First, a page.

Improved East-west Moods May Not Bring Arab-israel Peace, Peres Says
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Improved East-west Moods May Not Bring Arab-israel Peace, Peres Says

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Relaxation of East-West tensions would not “automatically lead to Israel-Arab peace,” Shimon Peres, former director general of Israel’s Defense Ministry, declared here in a radio broadcast tonight. “A change in the thinking of the Arab leaders would also be necessary,” he added.

As to the Suez Canal issue and the United Arab Republic’s anti-Israel blockade of that international waterway. Mr. Peres stated: “We feel that watching Nasser is the best course for the Middle East. The Arabs possess more arms and, in certain fields, better types of materiel than Israel has. But if Israel should be attacked right now, she is in a position to defend herself reasonably and forcefully.”

Mr. Peres, who in recent years has directed Israel’s arms purchases and the arms industry here, asserted that Israel’s sub-machine guns are “the best in the world.” Certain types of small ammunition made in Israel are “as good and as cheaply manufactured as any material of this type elsewhere,” he said. “Certain countries in South America, he continued, “have asked us to sell them arms. We have turned them down because such sales might disturb the balance of power among some other nations friendly to us.”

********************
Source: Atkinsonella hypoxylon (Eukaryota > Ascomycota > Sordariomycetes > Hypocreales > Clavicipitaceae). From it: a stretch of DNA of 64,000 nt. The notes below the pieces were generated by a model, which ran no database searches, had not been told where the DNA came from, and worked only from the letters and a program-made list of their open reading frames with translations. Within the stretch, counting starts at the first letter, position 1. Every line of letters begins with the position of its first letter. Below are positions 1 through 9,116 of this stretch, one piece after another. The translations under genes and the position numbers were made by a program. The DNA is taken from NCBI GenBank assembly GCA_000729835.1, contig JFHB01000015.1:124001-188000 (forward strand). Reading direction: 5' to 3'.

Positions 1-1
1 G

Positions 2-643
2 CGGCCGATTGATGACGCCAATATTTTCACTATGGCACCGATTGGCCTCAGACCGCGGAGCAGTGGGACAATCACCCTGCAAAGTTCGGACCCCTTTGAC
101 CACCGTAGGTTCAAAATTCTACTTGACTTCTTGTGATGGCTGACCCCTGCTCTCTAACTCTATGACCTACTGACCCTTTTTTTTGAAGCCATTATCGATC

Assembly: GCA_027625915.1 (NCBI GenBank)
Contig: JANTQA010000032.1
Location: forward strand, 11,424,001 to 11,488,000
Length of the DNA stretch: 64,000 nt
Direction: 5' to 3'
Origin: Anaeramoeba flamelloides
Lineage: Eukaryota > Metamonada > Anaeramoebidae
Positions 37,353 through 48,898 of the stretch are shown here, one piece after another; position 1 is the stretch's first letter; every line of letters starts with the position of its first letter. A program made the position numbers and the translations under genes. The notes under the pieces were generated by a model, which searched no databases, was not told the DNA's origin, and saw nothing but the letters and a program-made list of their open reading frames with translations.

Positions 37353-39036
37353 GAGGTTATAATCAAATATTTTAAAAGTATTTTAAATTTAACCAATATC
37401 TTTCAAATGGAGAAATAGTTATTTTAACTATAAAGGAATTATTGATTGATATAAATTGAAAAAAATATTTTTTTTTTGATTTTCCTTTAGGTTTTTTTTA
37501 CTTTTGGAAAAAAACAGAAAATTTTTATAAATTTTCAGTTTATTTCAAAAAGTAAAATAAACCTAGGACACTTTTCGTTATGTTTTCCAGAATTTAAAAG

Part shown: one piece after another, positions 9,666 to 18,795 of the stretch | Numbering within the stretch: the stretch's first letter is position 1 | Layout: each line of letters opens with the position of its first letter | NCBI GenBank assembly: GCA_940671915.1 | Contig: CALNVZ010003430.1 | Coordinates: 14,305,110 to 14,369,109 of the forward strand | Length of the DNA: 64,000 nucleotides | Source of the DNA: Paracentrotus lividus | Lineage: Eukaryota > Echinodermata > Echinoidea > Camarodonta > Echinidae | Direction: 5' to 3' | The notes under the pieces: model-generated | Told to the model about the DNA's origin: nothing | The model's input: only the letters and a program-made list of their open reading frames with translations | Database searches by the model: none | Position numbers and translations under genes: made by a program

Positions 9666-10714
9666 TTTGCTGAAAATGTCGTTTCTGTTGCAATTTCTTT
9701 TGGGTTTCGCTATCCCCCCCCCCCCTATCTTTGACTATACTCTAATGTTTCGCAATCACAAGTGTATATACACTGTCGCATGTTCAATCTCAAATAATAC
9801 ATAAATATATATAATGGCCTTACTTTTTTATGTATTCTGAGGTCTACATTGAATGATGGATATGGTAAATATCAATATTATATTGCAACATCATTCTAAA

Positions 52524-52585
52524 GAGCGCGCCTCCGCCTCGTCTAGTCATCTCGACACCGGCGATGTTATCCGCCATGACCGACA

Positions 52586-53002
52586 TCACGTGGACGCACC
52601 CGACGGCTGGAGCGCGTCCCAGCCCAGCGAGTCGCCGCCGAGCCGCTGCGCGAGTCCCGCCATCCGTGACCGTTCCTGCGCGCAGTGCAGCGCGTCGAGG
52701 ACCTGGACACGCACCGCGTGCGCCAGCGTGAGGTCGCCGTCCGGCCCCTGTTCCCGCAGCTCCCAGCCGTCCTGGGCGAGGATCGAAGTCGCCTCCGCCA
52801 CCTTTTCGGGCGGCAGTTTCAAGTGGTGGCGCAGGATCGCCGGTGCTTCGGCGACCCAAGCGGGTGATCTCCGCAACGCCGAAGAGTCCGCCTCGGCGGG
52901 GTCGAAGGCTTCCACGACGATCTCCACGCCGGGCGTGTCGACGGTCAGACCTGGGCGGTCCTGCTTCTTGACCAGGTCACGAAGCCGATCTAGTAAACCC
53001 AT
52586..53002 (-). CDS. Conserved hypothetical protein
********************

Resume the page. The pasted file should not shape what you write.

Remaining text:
Mr. Peres, who is considered among the top leaders of the “young generation” group in the dominant Mapai Party, sharing leadership with Gen. Moshe Dayan, outlined in his radio address a four-point program which, he declared, underscores “the main difference” between his group and the leadership of Mapai veterans.

“We would like,” he said, “more democracy within our own party. We want more planning in our economy, balancing future needs against current pressures; we want to reserve more means and finances for the future. We ask for a change in mentality, language and expression. We want to speak to one another more directly and more openly.

“Finally, in the field of defense and foreign relations, we seek more mutual relation rather than an attitude of justification. If we have friends, let us be as friendly as we can. If we have foes, let us answer to foes in their own language.”

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